Iran plane crash victim's family struggles with aftermath
'Financially, mentally everything is up in the air,' brother says
On top of the grief of having lost his brother when Flight PS752 crashed in Iran, Masoud Pourjam is struggling with the challenge of resolving his affairs.
Mansour Pourjam, a dual Iranian-Canadian citizen, is among the 57 Canadian citizens and 29 permanent residents bound for Canada who died when the Ukrainian International Airlines plane was shot down by the Iranian military outside of Tehran.
Masoud drives a taxi in Ottawa and says it has been difficult for him to return to work or do things as simple as going to the bank.
"I cannot work more than half-shift, even less, I have to go home. I try not to be alone by myself. It is embarrassing when a customer is in the car and I start crying," Masoud said.
He said Mansour, who he describes as ever-smiling and a consummate entertainer, was visiting Iran to cheer up relatives.
He said he tries to project strength in front of his children, but when images of the plane coming down come to his mind and he can't help breaking down.
Financial, logistical struggle
Video of Mansour's 13-year-old son Ryan speaking at his memorial at Carleton University has been shared across Canada and around the world. Mansour was an alumnus of the school's biology program.
Masoud said the Pourjam family is having difficulty accessing Mansour's bank accounts because no death certificate has been issued. He worries about mortgage payments and utility bills.
"Financially, mentally everything is up in the air at this point for me," Masoud said.
"At least if I can solve these two, three problems — my nephew and my brother's financial status — I'll have done something for Ryan, for his future, for what his father did all his life to save for his kid."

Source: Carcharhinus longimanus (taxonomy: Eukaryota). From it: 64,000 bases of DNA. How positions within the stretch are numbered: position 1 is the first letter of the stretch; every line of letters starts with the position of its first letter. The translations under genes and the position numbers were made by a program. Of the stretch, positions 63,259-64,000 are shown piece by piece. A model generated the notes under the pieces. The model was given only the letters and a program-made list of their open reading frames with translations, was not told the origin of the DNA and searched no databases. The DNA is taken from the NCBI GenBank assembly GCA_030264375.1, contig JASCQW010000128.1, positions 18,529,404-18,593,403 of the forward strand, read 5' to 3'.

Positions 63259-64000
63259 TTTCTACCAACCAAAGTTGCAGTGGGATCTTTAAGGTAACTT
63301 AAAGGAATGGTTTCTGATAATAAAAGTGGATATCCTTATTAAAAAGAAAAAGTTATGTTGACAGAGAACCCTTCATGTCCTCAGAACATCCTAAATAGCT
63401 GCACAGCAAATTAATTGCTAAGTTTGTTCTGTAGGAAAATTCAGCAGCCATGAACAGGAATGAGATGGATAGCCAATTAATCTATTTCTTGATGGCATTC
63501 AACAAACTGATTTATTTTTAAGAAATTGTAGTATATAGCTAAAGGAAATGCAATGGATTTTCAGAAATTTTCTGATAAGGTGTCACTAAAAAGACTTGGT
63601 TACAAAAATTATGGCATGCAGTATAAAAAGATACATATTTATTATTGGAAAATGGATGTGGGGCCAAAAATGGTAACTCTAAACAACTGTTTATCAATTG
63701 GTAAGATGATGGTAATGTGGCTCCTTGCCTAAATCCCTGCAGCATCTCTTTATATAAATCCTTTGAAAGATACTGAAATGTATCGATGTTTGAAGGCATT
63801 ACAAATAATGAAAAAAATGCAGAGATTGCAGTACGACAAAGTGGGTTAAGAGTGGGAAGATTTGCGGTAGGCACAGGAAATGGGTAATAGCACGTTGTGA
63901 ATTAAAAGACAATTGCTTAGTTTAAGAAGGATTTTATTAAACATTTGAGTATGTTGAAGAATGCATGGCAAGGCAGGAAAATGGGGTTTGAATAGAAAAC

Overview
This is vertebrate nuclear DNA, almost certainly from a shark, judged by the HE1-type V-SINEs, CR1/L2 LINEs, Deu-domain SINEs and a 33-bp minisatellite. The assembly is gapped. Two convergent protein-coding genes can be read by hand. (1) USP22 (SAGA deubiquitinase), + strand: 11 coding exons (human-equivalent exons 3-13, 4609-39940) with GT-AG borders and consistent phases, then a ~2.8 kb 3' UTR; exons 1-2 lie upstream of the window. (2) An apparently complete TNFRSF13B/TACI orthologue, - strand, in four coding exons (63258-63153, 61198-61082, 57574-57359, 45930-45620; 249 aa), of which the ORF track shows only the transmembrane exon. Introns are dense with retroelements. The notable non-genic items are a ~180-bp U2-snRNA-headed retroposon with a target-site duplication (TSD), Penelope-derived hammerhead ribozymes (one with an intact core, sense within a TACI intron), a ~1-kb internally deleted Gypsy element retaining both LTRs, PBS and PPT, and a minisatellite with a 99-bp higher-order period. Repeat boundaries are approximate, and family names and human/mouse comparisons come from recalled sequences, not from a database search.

Mansour was also acting as guardian for their 18-year-old nephew who is studying in Ottawa on a student visa. Masoud said relatives have been giving his nephew a place to stay, but they now have to make new arrangements to secure his status in Canada.
The family is also asking the federal government for help bringing Mansour's remains to Canada for burial.
"Ryan made his decision," Masoud said. "He wants to have the chance to pay a visit to his father's grave."
Masoud said the boy has been acting strong, but he wishes he could read his mind to figure out what he was thinking and how he's processing the loss.
On Friday, Prime Minister Justin Trudeau said the government would provide $25,000 for the families of victims to address their immediate needs, such as arranging funerals and flights. Earlier this week, the government announced it also would waive fees and speed up visa processing times for those affected by the tragedy.
Masoud said he's not sure exactly how far the money will go in their situation, but he welcomed the announcement.
"For a few weeks, I can breathe a sigh of relief," he said.
Masoud said he is still living with a "fear factor" that some new complication will come around the corner.
He compared the loss of his brother to the loss of a limb, with the grief sapping his energy.
"Still I can't understand the depth of it. Gradually, time goes by and I see different dimensions from him that I lost. The whole family lost."
With files from Ashley Burke